BBC News
Launch consoleBBC NEWS CHANNEL
Page last updated at 14:47 GMT, Tuesday, 4 March 2008

The future of blasphemy

Book Burning
BBC Radio 4's Law In Action
Tuesday 4 March 1600 GMT
On Radio 4 and online

The government is committed to repealing the blasphemy laws - but do they serve a useful purpose?

Blasphemy and blasphemous libel are ancient common law offences in England and Wales.

They were recently described by a House of Lords Select Committee on Religious Offences as protecting the Church of England and its beliefs.

Many Christians and others believe they go - or should go - far wider, to cover Islam for example.

In the late 1980s protesters took to the streets against what they considered blasphemous references in Salman Rushdie's novel, The Satanic Verses.

Neither Salman Rushdie nor his publishers could be prosecuted by Muslims under the blasphemy law as it stands.

The most recent attempted prosecution came after the BBC screened Jerry Springer - The Opera in 2005.

Stephen Green of the group Christian Voice tried to bring a private prosecution for blasphemy against the programme's producer, and the Director General of the BBC.

He failed initially and is now appealing to the House of Lords.

Last week, the Government proposed amending the Criminal Justice and Immigration Bill to repeal the offences of blasphemy and blasphemous libel.

But should the offences be kept, buttressed or abandoned?

We discuss the issues with Mark Hill, a barrister specializing in ecclesiastical law; the Bishop of Winchester, the Right Reverend Michael Scott-Joynt; and by the Reverend John Glass, the General Superintendent of the ELIM Pentecostal Church.

Love and marriage

Pre-nuptial agreements have long been thought of as tools for the rich to remain rich if their liaisons with the less rich go the way of McCartney and Mills.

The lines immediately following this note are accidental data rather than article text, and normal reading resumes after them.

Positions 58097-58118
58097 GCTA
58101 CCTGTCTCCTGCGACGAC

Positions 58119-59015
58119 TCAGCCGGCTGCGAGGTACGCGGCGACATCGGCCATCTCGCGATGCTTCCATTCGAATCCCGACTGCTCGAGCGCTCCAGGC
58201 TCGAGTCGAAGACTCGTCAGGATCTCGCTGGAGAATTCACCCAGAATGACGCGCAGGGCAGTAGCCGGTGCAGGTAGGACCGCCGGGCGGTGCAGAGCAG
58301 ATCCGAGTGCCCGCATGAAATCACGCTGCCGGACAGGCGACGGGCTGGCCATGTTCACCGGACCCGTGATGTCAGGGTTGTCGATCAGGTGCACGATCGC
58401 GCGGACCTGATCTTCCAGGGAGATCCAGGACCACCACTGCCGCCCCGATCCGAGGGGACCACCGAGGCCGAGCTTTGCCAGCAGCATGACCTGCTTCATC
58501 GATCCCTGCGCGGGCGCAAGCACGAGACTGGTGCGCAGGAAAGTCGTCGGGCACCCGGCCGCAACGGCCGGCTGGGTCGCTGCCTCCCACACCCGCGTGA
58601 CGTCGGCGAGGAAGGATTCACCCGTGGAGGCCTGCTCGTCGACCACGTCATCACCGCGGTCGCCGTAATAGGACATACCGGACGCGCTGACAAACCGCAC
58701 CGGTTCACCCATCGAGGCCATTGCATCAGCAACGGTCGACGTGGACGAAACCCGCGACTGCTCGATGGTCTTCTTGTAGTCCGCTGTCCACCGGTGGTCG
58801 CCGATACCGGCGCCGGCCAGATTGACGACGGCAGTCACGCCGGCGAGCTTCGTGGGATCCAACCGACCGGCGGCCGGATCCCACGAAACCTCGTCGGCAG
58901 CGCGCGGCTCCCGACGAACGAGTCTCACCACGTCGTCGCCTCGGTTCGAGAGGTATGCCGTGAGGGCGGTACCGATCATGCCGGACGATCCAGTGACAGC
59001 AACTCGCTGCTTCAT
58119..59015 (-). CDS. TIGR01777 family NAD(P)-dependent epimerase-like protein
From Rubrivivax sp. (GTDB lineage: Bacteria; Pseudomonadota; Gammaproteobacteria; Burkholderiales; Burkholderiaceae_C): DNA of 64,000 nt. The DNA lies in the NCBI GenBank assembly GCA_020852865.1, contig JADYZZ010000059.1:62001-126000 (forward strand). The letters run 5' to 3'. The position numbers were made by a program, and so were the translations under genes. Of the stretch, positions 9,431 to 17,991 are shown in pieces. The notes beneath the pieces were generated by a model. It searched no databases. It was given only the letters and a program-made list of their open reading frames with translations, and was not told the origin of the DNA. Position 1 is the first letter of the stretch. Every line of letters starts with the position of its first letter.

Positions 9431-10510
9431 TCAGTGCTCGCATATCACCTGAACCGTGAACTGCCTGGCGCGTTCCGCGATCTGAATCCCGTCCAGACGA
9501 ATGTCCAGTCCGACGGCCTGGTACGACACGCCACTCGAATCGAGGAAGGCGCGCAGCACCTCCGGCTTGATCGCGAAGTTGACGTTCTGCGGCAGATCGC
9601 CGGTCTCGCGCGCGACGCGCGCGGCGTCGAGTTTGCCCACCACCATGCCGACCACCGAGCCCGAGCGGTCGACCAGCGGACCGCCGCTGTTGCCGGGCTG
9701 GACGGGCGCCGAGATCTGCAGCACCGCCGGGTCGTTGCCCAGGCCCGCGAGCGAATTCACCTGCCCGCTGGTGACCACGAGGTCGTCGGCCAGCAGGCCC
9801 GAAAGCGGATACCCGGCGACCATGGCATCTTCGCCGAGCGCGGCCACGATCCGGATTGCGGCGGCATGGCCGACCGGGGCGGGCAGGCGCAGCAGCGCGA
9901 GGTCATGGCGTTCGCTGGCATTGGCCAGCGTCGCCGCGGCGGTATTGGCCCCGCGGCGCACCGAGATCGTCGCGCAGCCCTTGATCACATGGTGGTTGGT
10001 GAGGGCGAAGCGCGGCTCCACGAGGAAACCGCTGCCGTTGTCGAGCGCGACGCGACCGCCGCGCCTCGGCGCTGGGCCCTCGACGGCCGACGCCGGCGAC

Until now they haven't been binding in the English and Welsh courts, though they are in Scotland.

But could the case of the super rich ex-Mr and Mrs Crossley mark a change?

The Court of Appeal said that if ever there was a case where a pre-nup was not just peripheral to a settlement but a factor of magnetic importance, it was theirs.

couple divorcing
Can a pre-nuptial agreement reduce the trauma of divorce?

The decision has got lawyers excited that the pre-nup is going to play an increasingly important role in divorce settlements, and not just for the rich.

Jane Craig, a partner at solicitors firm Manches, says the decision is extremely significant.

She predicts a rise in pre-nuptial agreements, especially for remarriages, older people, widows and widowers and for those expecting inheritances.

Our reporter Ruth Alexander investigates what motivates couples who decide on pre-nups.

She meets Carol Dix, who was encouraged by her daughters to take out an agreement before her marriage to a younger man.

And a prospective bridegroom, who wants to be known only as James, says discussing the pre-nup has helped strengthen his relationship with his fiancée.

There's disagreement, however, on whether these agreements are useful for anyone other than the super-rich.

Solicitor Barbara Reeves predicts that pre-nups will be useful for people with fewer assets, who don't have the money to litigate if they divorce.

However, lawyer Diane Benussi, says that when properly drawn up, these agreements are and should remain "very expensive."

Coroners courts - your responses

We had a strong response to last week's edition discussing shortcomings in the coroners courts system and the government's plans for change.

Liz Byrne was struck by the story of a bereaved family who had to sit in the same waiting room as the man directly involved in a relative's death.